Last week Broadway Cinema once again played host to the Mayhem Film Festival, a celebration of horror movies and related genres. Raw was one such of these films, and it was certainly an interesting take on our notion of horror.
Raw follows the story of Justine, a young woman who has just started university at the same veterinary college her older sister attends. After an intense initiation ritual that pressures life-long strict vegetarian Justine to eat raw meat, she experiences strange changes to her body, and is thrown into a world she didn’t know she was part of.
Despite the strange premise, the film works very well along the lines of its universe. The progression from vegetarian to cannibal certainly appears surreal, but this is not the only storyline that the film explores. It is very much a coming of age film, with Justine experiencing and adjusting to life as a student and a vet, all while navigating the world of sex and relationships in an… interesting way.
There have been many reports of people feeling ill after watching the more graphic scenes of Raw, so fair warning that this is not for the faint-hearted. The ravenous, animalistic consumption of raw flesh, both animal and human, by Justine and her sister Alexia is certainly repulsive, so beware if you struggle with gore.
Another key theme in the film is family; since sisters Justine and Alexia are both cannibals, yet have widely differing morals, there is a lot of conflict throughout the movie. The influence of both their parents is also explored, referenced, and felt at several points in the film, as it provides an interesting alternate dynamic to that shown in the college scenes.
“The film is also effective in the use of sharp, dramatic horror-style music at several points, which works well to influence the emotional reaction of the audience”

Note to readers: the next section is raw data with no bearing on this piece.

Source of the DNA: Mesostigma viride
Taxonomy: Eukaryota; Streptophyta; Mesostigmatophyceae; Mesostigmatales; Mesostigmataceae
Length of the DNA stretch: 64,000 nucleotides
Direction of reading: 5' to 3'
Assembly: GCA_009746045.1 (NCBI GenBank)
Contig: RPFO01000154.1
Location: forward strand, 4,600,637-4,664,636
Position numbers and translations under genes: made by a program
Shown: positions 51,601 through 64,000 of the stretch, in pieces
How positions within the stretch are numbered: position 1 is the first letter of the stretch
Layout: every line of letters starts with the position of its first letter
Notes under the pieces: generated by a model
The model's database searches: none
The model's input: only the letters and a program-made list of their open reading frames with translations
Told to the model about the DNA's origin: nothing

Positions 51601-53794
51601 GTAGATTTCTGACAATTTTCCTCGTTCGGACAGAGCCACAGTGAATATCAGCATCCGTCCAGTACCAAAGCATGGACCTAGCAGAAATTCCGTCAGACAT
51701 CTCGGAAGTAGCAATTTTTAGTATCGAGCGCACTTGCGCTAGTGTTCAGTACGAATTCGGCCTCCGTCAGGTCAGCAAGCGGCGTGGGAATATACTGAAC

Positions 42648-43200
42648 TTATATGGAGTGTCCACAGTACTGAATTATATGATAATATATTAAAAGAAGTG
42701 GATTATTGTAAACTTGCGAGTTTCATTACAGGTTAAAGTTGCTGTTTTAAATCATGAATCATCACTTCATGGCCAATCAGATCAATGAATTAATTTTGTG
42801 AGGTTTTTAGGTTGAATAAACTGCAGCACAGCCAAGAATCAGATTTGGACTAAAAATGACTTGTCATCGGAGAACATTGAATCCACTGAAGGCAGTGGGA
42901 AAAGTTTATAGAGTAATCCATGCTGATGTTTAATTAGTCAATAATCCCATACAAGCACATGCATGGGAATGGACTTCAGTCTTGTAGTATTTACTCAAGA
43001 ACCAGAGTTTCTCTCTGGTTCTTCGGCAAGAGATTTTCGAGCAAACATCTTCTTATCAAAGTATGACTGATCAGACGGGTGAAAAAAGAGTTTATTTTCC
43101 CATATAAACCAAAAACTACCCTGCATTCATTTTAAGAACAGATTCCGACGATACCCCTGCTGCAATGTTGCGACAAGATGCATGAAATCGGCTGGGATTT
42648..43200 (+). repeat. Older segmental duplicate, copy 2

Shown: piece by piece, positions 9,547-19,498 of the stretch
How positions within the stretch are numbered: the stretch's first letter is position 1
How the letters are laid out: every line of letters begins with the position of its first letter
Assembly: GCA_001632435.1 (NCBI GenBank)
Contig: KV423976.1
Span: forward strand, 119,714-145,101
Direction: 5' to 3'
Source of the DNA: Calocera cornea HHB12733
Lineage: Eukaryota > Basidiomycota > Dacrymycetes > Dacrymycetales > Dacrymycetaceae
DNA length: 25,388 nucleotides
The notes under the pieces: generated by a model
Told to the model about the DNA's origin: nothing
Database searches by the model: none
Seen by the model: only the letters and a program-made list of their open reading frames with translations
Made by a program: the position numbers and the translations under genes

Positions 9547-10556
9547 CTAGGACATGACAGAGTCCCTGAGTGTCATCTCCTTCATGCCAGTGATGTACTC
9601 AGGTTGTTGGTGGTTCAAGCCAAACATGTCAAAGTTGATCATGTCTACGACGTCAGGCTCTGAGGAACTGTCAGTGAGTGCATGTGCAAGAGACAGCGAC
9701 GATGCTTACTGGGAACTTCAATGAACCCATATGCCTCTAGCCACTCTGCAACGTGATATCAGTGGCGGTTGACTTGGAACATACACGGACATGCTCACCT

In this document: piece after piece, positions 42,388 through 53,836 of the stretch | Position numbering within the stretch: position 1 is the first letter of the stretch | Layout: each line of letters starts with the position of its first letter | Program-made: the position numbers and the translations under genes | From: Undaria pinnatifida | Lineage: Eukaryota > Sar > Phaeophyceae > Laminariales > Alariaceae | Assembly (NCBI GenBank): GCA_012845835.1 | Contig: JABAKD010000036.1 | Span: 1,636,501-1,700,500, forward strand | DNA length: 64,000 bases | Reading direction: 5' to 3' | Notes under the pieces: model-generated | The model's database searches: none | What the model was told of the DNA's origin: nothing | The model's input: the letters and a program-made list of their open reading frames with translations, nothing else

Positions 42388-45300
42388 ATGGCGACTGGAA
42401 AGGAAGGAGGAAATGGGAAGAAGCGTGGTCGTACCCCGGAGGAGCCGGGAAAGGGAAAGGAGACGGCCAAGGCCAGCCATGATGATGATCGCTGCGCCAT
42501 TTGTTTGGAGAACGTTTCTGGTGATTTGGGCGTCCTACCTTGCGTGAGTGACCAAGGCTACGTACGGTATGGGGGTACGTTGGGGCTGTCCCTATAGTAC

Acting-wise, the film is very well done, with Garance Marillier playing off Justine’s confusion and moral conflict very well, in contrast to Ella Rumpf’s strong amorality as Alexia. Rabah Naït Oufella’s Adrien, Justine’s roommate, depicts an interesting exploration of personal conflict with regards to sexuality. The character also functions as a support to Justine throughout much of the film, whilst she is struggling with her new identity.
Elsewhere, the film is also effective in the use of sharp, dramatic horror-style music at several points, which works well to influence the emotional reaction of the audience, and in particular highlights the strong, shocking drama of the final scene.
As a foreign-language film (French-Belgian), I was wondering how much the language barrier would be an obstruction to conveying the meaning of the film, but there was in fact very little issue here. No meaning was lost, and it was not an effort to read the subtitles and watch the action itself, so don’t let that put you off.
Yes, Raw is a film about a vegetarian becoming a cannibal, but it is also something more; it is about about growing up, navigating a new world, adjusting to an intense student life, and struggling with family relationships so, in a sense, it is (morbidly) relatable to students. It works well, and is a good addition to Mayhem’s film line-up.
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Media courtesy of Petit Film, Rouge International, and YouTube